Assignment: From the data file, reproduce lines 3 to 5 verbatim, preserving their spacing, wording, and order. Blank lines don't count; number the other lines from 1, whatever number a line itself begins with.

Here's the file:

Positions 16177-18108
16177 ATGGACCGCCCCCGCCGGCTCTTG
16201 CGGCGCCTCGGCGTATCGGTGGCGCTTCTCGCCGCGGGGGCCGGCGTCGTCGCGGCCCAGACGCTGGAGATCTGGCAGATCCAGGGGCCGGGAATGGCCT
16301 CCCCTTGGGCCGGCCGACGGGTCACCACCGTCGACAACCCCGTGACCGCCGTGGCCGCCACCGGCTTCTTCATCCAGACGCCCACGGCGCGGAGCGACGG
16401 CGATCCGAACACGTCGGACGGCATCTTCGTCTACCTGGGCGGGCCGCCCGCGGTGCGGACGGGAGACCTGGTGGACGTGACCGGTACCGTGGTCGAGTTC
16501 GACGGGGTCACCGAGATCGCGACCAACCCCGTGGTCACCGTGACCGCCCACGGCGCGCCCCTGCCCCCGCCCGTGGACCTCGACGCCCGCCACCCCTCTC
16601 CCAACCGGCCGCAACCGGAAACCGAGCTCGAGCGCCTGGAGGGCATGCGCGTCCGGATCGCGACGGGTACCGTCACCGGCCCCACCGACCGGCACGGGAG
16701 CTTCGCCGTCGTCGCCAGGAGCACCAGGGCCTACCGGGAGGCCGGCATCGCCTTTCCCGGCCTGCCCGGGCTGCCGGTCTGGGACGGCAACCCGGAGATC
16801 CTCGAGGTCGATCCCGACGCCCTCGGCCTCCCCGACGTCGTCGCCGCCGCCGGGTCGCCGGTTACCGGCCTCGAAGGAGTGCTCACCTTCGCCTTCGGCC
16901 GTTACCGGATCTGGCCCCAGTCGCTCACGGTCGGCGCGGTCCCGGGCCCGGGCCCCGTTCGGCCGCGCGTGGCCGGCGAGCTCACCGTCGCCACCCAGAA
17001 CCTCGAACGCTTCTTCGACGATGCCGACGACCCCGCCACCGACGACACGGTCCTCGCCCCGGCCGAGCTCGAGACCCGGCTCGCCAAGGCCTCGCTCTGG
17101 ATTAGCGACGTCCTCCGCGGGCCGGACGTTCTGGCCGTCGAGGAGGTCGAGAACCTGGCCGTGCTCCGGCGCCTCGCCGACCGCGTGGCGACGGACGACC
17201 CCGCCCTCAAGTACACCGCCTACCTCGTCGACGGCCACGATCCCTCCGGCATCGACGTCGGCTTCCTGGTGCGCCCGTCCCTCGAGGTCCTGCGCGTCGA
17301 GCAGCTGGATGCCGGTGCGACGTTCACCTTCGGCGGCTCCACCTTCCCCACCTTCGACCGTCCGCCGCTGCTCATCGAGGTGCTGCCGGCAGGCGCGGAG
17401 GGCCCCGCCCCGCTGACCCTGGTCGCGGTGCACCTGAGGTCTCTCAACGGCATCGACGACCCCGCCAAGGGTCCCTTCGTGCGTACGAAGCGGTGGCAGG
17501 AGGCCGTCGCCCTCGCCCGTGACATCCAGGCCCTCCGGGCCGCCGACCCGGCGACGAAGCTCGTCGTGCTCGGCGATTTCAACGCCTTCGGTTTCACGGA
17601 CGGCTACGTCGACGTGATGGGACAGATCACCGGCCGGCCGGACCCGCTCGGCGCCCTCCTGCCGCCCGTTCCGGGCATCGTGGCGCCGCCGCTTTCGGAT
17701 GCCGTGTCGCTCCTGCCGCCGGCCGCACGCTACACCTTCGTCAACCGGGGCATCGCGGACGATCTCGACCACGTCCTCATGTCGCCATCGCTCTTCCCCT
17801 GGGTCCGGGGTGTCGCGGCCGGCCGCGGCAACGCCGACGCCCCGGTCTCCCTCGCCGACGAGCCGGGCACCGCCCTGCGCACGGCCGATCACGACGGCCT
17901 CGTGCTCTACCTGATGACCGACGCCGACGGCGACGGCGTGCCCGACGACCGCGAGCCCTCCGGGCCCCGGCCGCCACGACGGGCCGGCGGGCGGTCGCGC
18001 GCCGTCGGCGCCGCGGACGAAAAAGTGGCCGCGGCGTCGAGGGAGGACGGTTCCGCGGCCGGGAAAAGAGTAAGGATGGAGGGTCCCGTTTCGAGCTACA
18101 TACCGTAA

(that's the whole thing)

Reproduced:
16201 CGGCGCCTCGGCGTATCGGTGGCGCTTCTCGCCGCGGGGGCCGGCGTCGTCGCGGCCCAGACGCTGGAGATCTGGCAGATCCAGGGGCCGGGAATGGCCT
16301 CCCCTTGGGCCGGCCGACGGGTCACCACCGTCGACAACCCCGTGACCGCCGTGGCCGCCACCGGCTTCTTCATCCAGACGCCCACGGCGCGGAGCGACGG
16401 CGATCCGAACACGTCGGACGGCATCTTCGTCTACCTGGGCGGGCCGCCCGCGGTGCGGACGGGAGACCTGGTGGACGTGACCGGTACCGTGGTCGAGTTC